Douglas County Extension Director Bill Wood said ethanol, a biofuel gasoline-alternative made from corn, accounts for these two different story lines.
“When gas prices go up, so does ethanol demand,” he said. “The ethanol manufacturers can pay more for their corn and still keep their businesses in shape.”
According to the USDA, 41 percent or 5 billion bushels of last year’s corn crop was used in ethanol production, a 9 percent increase from 2009.
Wood said feeding ethanol production growth has increased corn prices.
According to the National Agricultural Statistics Service, corn prices have risen from an average of $3.50 a bushel in 2009 to an average of $6 a bushel this year, prompting farmers to plant nearly 4 million more acres of corn than in 2010, an increase of 4.5 percent.
“When you get twice as much money as you got two years ago, that helps your inflow of cash,” Wood said.
And Wintermantel, who rents most of the 2,000 acres he farms, will need a good inflow of cash. He said fuel, fertilizer and machinery prices have increased this year, ballooning his planting and growing costs to a record $500,000. Wintermantel said he needs corn prices to remain above $4 per bushel to allow him to break even.
However, produce farmers Garrett and Brauer said that their buyers at farmers markets and groceries have offered no price increase to cushion them from rising fuel costs. This has limited the scope of their operation.
Before gasoline prices increased they would drive pickup trucks full of watermelons or tomatoes twice a week to buyers as far away as St. Joseph, Mo. Now they try to stay within about 30 miles of their farm, and limit longer trips to once a week. Limiting their selling radius also limits the number of buyers.
To save money, they do not run their large irrigator unless the crops are in dire need of moisture. And Brauer tries to limit even the smallest of trips.
“I mean I used to go into town once in a while to have a Coke,” Brauer said. “Now I just stay here. I have some in the fridge.”
Garrett and Brauer are not the only ones who will feel the pinch. Consumers are as well.
Kansas University economics professor Donna Ginther expects to see food prices increase. Ginther said more farmers switching to corn and producing non-food products such as ethanol will decrease food production and raise food prices. Stores will have to pay more for the products they sell, as well as higher transportation costs.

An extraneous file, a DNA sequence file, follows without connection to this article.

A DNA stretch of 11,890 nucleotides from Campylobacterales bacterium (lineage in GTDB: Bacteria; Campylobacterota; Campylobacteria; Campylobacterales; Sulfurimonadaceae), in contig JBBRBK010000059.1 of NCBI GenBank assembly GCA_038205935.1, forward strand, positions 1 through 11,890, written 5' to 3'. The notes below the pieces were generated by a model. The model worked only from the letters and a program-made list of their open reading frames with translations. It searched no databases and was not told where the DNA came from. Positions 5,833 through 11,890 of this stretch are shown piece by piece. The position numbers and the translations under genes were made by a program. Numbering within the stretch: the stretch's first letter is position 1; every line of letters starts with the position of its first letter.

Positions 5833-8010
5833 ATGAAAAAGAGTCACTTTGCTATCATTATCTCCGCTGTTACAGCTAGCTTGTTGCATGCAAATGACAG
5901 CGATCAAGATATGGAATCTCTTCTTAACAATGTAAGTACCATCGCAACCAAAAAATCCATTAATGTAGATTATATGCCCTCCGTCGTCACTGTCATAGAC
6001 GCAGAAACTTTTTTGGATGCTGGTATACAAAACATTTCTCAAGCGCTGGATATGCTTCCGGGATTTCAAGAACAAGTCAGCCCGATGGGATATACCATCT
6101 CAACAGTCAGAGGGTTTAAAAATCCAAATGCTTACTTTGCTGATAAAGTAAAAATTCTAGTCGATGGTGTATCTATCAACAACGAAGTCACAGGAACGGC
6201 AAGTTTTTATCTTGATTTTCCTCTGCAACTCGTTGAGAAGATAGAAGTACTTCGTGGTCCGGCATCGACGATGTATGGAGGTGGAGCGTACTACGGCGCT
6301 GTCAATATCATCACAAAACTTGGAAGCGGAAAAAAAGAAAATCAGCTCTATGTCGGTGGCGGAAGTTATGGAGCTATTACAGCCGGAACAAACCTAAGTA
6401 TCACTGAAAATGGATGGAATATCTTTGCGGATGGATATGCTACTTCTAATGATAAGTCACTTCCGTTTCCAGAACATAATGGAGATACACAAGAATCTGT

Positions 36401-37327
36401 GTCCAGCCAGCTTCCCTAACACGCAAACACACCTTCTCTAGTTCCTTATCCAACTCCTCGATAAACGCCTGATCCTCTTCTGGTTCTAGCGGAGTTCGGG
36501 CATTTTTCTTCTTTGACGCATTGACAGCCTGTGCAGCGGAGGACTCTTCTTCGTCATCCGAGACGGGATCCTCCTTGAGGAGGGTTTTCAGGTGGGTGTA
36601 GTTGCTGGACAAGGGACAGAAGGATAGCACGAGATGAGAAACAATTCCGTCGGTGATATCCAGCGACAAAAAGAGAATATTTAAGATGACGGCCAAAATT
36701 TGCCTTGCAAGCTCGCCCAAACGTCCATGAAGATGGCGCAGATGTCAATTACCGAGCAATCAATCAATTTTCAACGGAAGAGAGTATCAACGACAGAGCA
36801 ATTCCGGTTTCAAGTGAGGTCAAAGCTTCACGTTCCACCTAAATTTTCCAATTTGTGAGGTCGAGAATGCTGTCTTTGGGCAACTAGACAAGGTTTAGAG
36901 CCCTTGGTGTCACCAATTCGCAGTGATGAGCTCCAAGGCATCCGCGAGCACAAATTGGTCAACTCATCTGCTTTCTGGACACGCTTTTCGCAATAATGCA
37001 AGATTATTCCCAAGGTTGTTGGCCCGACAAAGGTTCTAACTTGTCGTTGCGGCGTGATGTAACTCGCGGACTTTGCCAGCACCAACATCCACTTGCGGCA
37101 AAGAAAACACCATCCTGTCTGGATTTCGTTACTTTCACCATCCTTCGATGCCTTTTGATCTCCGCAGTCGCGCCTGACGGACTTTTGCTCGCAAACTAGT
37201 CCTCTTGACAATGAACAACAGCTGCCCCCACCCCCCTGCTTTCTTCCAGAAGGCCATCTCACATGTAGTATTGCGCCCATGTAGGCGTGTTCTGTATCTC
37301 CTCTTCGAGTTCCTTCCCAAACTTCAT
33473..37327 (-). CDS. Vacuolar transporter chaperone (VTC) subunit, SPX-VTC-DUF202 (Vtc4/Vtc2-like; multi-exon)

“If stores have to pay more, they will pass those costs along,” Ginther said. “They are into passing on additional prices if they can.”
Far away from the grocery stores, Garrett and Brauer as well as Wintermantel must now wait and watch fuel prices.
Wintermantel needs gas prices to stay high to profit from his corn crop.
Garrett and Brauer wish prices would go down so they could expand their operation. Regardless, they will adapt. This year they have planted 40 acres of melons, wagering that high transportation costs will allow them to undercut larger out-of-state melon farms.
While Garrett and Brauer’s experience with the fuel price increase varies drastically from Wintermantel’s, all the farmers agree that weather, crop prices and fuel costs make farming and making a living a game of chance.
“It’s a gamble,” Garrett said. “Too bad we can’t afford to go to Las Vegas.”
By Adam Strunk
The Kansas Department of Transportation’s secretary Thursday promised to work with area leaders to get input in the study of the safety of Kansas Highway 10 in the wake of last month’s double fatality near Eudora’s Church Street interchange.
“I think working with a group of local officials, advised by law enforcement, adding in some citizens, it’s just a helpful way, I think, to make a decision,” KDOT Secretary Deb Miller said after a Thursday meeting with officials from Eudora, Lawrence, Douglas County and other cities.
After a 90-minute meeting, Eudora Mayor Scott Hopson said he would invite city officials along K-10, including from Lawrence and De Soto, to have one person participate in an advisory group to KDOT as it studies whether to install cable median barriers from Lawrence east to Interstate 435 in Johnson County.
Gov. Sam Brownback — after receiving a letter from Hopson last month — directed Miller to reopen a 2008 study in which KDOT concluded cable median barriers weren’t yet warranted on K-10.